The dreaded treadmill, is what you’re probably thinking, right? However, cardiovascular, or cardio, training is anything that involves an increased reliance on oxygen. It usually involves any exercise, not just running, that brings us above 50-60% of our VO2 max. That fancy measure is simply our maximum oxygen uptake (the greatest amount of oxygen we can inhale and utilise at per minute) and it is largely influenced by our fitness and training levels i.e. an intercountry GAA player would have a higher VO2 than a habitual gym-goer.
Cardio has been a long-time staple in fitness, weight loss and athletic domains. It really is the basis of any exercise that will cause you to hyperventilate or breathe more heavily. It doesn’t just need to be 60 minutes running on a treadmill, staring at the wall. Other options include running in nature, playing basketball with the kids, dancing with your partner.
In terms of the benefits of this exercise, there are also ample. While it is often used as a simple calorie burner, it is important to understand it provides some longer-lasting health impacts as well, including:
- Improved HDL cholesterol levels
- Improved insulin sensitivity
- Improved anxiety and depression markers
- Enhanced fat loss (when used and implemented correctly)
- Improved physical fitness (VO2max)
Applications of strength and cardio training
The applications of these two training modalities often overlap, and most individuals will benefit by regularly engaging in a balanced combination of both cardio and strength training. Many of us have fallen out of our routines over the past two years, and as a result, our fitness levels have dropped and muscle mass reduced. Therefore, both types of training will have beneficial results whether you are an athlete, parent and professional or otherwise.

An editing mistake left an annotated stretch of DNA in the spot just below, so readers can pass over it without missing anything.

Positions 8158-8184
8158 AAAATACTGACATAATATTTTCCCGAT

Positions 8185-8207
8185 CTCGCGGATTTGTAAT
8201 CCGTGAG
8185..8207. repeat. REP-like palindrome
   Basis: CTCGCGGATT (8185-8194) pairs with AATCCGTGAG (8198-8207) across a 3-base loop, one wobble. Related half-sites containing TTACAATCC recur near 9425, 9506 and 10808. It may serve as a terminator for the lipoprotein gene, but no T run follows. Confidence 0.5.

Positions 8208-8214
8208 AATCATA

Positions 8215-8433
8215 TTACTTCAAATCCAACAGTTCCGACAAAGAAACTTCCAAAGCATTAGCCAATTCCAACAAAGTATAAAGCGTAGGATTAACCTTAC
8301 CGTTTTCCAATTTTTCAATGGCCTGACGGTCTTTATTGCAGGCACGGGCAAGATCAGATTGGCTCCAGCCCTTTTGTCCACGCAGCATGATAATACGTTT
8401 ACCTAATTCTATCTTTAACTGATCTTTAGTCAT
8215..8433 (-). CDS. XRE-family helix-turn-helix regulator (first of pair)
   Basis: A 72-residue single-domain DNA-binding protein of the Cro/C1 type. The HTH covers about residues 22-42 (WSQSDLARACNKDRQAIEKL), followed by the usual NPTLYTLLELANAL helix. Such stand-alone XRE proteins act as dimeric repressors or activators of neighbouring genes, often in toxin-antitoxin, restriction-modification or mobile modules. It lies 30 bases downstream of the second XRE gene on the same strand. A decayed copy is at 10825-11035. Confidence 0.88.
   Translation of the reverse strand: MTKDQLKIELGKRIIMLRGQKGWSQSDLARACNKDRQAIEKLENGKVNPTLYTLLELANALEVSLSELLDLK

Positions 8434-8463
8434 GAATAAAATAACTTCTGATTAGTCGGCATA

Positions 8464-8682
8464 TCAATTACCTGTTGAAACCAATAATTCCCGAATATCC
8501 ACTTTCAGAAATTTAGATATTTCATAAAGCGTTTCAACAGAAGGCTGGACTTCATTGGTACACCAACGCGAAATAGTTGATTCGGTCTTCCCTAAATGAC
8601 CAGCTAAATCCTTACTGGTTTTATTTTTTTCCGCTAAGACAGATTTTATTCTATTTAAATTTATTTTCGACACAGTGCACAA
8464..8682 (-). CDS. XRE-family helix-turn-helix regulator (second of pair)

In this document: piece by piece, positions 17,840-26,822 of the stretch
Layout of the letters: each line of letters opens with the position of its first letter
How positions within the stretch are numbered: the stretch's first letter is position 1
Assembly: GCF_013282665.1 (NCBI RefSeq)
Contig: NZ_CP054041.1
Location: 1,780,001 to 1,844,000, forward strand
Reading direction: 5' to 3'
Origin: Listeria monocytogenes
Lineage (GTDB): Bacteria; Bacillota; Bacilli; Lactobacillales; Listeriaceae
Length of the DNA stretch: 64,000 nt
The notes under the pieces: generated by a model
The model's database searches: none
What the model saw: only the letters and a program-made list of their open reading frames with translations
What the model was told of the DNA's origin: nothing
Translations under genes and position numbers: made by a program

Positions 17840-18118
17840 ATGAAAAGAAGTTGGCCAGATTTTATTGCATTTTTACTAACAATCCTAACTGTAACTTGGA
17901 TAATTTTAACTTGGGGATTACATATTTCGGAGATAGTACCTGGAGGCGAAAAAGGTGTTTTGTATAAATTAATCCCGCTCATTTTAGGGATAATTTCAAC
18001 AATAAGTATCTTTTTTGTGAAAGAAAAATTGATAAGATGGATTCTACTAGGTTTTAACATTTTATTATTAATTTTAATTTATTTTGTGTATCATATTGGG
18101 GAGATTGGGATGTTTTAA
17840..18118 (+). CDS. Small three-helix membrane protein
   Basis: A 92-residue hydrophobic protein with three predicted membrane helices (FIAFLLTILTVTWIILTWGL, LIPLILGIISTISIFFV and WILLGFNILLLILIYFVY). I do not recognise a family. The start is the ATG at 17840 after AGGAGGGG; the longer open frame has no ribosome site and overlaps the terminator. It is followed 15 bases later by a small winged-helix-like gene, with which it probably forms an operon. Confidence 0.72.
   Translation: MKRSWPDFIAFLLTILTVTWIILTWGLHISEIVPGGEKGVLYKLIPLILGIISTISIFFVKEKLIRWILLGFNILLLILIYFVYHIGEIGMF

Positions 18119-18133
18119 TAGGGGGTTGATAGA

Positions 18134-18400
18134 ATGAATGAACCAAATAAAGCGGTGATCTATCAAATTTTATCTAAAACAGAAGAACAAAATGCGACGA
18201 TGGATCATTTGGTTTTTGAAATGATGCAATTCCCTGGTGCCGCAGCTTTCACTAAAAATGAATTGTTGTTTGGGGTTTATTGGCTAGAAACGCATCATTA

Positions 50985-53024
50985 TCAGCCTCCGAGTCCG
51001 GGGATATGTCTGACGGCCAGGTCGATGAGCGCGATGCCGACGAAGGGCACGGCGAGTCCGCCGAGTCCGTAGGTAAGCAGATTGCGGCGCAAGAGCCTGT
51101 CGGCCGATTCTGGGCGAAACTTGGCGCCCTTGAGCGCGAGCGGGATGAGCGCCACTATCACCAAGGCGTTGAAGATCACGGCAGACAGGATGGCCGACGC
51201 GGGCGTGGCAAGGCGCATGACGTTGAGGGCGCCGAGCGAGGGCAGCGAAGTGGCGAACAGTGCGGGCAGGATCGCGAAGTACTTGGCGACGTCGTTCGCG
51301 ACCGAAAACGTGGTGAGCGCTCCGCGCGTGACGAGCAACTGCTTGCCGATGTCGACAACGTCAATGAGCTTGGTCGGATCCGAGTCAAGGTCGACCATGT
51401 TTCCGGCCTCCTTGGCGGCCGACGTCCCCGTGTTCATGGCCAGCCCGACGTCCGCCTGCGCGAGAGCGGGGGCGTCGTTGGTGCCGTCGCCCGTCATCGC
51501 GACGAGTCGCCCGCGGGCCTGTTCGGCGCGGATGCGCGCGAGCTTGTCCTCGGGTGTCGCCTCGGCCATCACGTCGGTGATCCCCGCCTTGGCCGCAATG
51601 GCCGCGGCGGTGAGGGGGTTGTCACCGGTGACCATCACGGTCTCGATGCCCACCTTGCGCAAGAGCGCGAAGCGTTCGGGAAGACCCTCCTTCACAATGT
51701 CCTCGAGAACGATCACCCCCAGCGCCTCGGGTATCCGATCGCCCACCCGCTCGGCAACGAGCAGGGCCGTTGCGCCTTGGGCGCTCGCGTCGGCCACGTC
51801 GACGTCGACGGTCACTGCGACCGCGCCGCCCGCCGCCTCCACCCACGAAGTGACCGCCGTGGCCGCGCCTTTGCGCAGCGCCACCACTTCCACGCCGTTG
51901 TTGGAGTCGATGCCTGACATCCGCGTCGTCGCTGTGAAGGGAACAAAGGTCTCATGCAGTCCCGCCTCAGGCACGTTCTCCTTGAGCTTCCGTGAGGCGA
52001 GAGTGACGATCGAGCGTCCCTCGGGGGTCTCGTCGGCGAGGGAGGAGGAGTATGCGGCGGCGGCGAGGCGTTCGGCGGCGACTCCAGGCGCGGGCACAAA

More specifically, progressive strength training should be the priority of those individuals with a goal of lean mass gain (muscle) or increased strength and/or power, such as in the example we used earlier. It should also be the priority for athletes who are rehabilitating from an injury, especially if it is a muscle-related injury.
A complement of cardio training to any strength programme will provide positive results in almost every case. For those simply looking to improve their fitness and increase daily activity levels, without knowledge or means to begin strength training right away, cardio is a good first port of call.
It is important to capitalise on your learning from this article. You want to start being more active?
Great, try some of the following activities to get you cracking:
- Create a specific goal (performance, body composition, health)
- Identify what exercise type is most important for that goal
- Set a plan for days each week that you’ll exercise
- Check out our recipes portal for fueling and recovery options
Whatever your goal, I do hope that it is now apparent that both exercise types will provide and support your progress. It is crucial though, to be more specific when you ask the question of “which is better”, identify your true goal, and then compare the two types of training based on how they can help you get there.
I hope this article helped, please let us know below!
Bautmans I, Van Puyvelde K, Mets T. Sarcopenia and functional decline: pathophysiology, prevention and therapy. Acta Clin Belg. 2009 Jul-Aug;64(4):303-16. doi: 10.1179/acb.2009.048. PMID: 19810417.
Suchomel, T.J., Nimphius, S., Bellon, C.R. and Stone, M.H., 2018. The importance of muscular strength: training considerations. Sports medicine, 48(4), pp.765-785.